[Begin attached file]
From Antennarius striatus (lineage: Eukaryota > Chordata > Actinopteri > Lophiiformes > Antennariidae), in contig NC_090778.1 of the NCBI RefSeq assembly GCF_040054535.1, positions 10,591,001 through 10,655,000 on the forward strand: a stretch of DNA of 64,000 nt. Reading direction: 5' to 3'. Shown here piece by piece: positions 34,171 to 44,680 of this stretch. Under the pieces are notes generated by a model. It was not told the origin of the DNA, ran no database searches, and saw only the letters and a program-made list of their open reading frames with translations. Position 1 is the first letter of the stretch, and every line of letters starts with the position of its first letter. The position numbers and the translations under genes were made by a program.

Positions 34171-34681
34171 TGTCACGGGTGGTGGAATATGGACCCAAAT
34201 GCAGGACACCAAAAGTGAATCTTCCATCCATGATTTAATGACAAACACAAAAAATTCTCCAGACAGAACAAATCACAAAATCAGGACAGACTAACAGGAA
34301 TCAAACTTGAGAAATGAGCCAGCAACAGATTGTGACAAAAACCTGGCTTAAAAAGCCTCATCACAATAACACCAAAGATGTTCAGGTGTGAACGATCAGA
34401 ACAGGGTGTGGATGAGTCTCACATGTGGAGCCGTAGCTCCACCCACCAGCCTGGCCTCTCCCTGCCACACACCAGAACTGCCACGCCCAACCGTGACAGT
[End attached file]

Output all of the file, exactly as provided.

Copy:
From Antennarius striatus (lineage: Eukaryota > Chordata > Actinopteri > Lophiiformes > Antennariidae), in contig NC_090778.1 of the NCBI RefSeq assembly GCF_040054535.1, positions 10,591,001 through 10,655,000 on the forward strand: a stretch of DNA of 64,000 nt. Reading direction: 5' to 3'. Shown here piece by piece: positions 34,171 to 44,680 of this stretch. Under the pieces are notes generated by a model. It was not told the origin of the DNA, ran no database searches, and saw only the letters and a program-made list of their open reading frames with translations. Position 1 is the first letter of the stretch, and every line of letters starts with the position of its first letter. The position numbers and the translations under genes were made by a program.

Positions 34171-34681
34171 TGTCACGGGTGGTGGAATATGGACCCAAAT
34201 GCAGGACACCAAAAGTGAATCTTCCATCCATGATTTAATGACAAACACAAAAAATTCTCCAGACAGAACAAATCACAAAATCAGGACAGACTAACAGGAA
34301 TCAAACTTGAGAAATGAGCCAGCAACAGATTGTGACAAAAACCTGGCTTAAAAAGCCTCATCACAATAACACCAAAGATGTTCAGGTGTGAACGATCAGA
34401 ACAGGGTGTGGATGAGTCTCACATGTGGAGCCGTAGCTCCACCCACCAGCCTGGCCTCTCCCTGCCACACACCAGAACTGCCACGCCCAACCGTGACAGT